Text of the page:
Finding great children’s clothing that appeals to both the young ones and the parents, and which at the same time celebrates the vibrancy of African textiles, has now been made so much easier. South African entrepreneur and designer, Shingai Nyagweta, founder of KuNa Kids, has built a niche children’s clothing company that embraces the uniquely local shweshwe fabrics, but incorporated into funky and practical designs.
We had the opportunity of finding out more about this wonderful children’s clothing company this month and the passionate and creative founder behind it.
What does your company do?
We make children’s clothing that is bright and bold with an African twist.
What inspired you to start your company?
I have always wanted to make children’s clothing, and love the vibrancy and energy that our local shweshwe fabrics give. I am passionate about locally made, and wanted to design a range that was hard wearing, yet colourful and fun for our little South Africans.
Why should anyone use your service or product?
Because the items are brilliant quality. Because its locally made, and we only make a small quantity of each range, so your children are wearing beautifully made clothes that support our local women, while not all looking the same!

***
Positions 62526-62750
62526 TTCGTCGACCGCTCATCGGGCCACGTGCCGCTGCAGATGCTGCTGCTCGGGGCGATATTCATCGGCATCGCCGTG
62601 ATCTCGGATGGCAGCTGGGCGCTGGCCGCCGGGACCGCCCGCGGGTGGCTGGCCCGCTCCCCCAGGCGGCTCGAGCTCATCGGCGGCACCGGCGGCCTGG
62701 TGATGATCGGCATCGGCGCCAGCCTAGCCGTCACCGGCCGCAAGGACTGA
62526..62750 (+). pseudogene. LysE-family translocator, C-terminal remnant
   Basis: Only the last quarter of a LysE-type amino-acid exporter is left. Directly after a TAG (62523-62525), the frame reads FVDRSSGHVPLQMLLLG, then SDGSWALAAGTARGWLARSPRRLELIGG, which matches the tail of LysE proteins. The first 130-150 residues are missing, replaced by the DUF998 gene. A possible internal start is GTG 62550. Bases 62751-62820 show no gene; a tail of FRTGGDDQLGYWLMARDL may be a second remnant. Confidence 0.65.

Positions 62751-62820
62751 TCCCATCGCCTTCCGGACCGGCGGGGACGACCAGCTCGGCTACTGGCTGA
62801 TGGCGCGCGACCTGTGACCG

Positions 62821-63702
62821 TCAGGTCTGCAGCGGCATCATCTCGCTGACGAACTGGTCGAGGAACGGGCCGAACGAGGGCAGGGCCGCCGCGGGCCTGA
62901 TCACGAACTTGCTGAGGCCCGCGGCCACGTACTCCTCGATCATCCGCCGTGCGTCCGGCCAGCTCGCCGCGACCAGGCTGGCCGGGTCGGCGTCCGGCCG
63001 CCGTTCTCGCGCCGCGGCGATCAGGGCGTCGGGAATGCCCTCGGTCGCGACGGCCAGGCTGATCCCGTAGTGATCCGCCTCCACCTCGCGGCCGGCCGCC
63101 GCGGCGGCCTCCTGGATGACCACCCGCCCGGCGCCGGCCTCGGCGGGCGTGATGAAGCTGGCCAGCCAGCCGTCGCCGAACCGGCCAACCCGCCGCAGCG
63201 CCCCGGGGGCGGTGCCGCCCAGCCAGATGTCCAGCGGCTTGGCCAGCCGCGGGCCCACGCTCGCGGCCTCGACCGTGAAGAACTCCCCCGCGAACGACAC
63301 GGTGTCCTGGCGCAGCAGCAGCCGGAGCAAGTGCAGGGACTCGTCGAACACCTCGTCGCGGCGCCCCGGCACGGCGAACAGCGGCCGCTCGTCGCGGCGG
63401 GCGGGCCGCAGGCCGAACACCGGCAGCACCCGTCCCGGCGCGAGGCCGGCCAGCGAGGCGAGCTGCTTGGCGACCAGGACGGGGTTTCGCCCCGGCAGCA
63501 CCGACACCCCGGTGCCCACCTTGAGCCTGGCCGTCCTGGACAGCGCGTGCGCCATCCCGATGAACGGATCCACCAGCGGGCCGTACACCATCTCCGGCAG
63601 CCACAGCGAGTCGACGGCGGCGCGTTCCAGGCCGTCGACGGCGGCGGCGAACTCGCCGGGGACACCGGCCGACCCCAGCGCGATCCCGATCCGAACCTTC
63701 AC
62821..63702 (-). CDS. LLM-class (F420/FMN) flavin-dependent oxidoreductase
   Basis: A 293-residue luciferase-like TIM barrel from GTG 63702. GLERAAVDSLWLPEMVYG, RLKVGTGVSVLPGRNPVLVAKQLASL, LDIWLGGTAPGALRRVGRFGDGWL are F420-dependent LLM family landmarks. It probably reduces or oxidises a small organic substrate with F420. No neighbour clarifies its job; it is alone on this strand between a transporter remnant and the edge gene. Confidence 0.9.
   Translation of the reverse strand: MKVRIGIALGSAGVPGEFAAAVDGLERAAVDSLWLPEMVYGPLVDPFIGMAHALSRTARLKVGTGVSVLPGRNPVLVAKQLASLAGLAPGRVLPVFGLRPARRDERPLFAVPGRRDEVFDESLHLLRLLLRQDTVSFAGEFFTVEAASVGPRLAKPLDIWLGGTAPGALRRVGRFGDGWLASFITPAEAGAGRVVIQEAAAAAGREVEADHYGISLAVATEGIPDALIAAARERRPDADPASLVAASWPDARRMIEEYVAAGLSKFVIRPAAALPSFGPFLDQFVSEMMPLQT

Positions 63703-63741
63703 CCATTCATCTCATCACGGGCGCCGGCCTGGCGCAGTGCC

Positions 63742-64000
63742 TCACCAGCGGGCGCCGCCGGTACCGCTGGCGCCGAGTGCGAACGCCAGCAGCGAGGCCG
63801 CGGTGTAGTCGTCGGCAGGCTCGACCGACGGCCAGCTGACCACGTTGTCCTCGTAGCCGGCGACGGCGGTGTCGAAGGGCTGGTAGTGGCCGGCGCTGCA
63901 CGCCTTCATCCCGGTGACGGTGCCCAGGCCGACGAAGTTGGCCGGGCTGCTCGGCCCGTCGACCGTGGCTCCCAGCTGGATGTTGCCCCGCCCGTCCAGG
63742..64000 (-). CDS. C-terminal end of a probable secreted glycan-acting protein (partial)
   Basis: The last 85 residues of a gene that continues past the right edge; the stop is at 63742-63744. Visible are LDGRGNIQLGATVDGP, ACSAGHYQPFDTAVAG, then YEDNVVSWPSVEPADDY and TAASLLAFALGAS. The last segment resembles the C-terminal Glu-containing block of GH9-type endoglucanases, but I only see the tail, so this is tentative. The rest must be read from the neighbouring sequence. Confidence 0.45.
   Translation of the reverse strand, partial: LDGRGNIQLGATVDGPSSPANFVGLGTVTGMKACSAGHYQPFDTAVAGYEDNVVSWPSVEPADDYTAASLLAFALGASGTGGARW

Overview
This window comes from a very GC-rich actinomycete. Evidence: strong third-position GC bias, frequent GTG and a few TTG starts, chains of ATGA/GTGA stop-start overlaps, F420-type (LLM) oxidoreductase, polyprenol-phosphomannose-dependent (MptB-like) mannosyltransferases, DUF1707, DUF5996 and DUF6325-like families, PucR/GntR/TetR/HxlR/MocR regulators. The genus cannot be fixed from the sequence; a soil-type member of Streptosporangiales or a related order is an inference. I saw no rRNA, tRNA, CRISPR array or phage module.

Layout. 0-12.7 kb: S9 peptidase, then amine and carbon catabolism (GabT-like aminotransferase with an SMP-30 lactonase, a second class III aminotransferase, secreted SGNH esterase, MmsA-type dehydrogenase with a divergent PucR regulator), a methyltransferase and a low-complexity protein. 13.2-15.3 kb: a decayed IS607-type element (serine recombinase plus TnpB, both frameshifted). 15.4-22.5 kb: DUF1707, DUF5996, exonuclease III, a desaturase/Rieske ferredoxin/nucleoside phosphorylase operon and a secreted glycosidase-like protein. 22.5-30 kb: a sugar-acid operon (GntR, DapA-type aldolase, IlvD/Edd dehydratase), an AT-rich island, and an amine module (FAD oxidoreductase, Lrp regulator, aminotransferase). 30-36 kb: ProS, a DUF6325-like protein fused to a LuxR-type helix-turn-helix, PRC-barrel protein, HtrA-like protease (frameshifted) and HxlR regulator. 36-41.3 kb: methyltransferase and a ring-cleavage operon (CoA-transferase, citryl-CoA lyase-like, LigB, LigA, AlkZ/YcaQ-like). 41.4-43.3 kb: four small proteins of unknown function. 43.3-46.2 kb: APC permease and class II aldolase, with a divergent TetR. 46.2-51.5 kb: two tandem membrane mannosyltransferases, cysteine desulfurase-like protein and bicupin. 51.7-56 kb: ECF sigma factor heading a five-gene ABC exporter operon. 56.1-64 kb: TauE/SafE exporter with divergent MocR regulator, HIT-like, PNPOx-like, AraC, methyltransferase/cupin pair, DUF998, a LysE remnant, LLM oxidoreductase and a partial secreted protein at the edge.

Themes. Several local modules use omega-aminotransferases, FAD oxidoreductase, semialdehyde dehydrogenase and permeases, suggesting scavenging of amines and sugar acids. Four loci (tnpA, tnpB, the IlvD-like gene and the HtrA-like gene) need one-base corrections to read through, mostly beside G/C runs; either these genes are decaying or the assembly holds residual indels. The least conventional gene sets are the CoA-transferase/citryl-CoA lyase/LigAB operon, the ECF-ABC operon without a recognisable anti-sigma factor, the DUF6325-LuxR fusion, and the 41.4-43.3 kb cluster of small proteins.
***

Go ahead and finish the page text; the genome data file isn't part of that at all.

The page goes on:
Tell us a little about your team
I have a team of two women working full time for me, and I hire other SA CMTs on a contract basis during busy times.
Share a little about your entrepreneurial journey. And, do you come from an entrepreneurial background?
I come from a diplomatic background. My parents were Diplomats and I was lucky enough to live in Paris during my younger years. I started my little company five years ago. I cut my teeth working for both Foschini and Marianne Fassler, and decided that I wanted to go into business for myself. In 2014 I was invited to join the Branson Centre for their Entrepreneurial Course. I have been lucky enough to meet Sir Richard Branson twice, and twice he has bought some of my range for his grandchildren.
What are your future plans and aspirations for your company?
I have just opened up my second store this year, and next year we are looking into possibly a bigger location, with a view to doing an ‘overseas’ range.
What gives you the most satisfaction being an entrepreneur?
Seeing the smiles on the children’s faces when they walk into my store and see the clothes. That. Everytime!
What’s the biggest piece of advice you can give to other women looking to start-up?
Keep at it. Stay on your toes, and if it isn’t working in one direction, then look into doing it slightly differently.
Source : Lionessesofafrica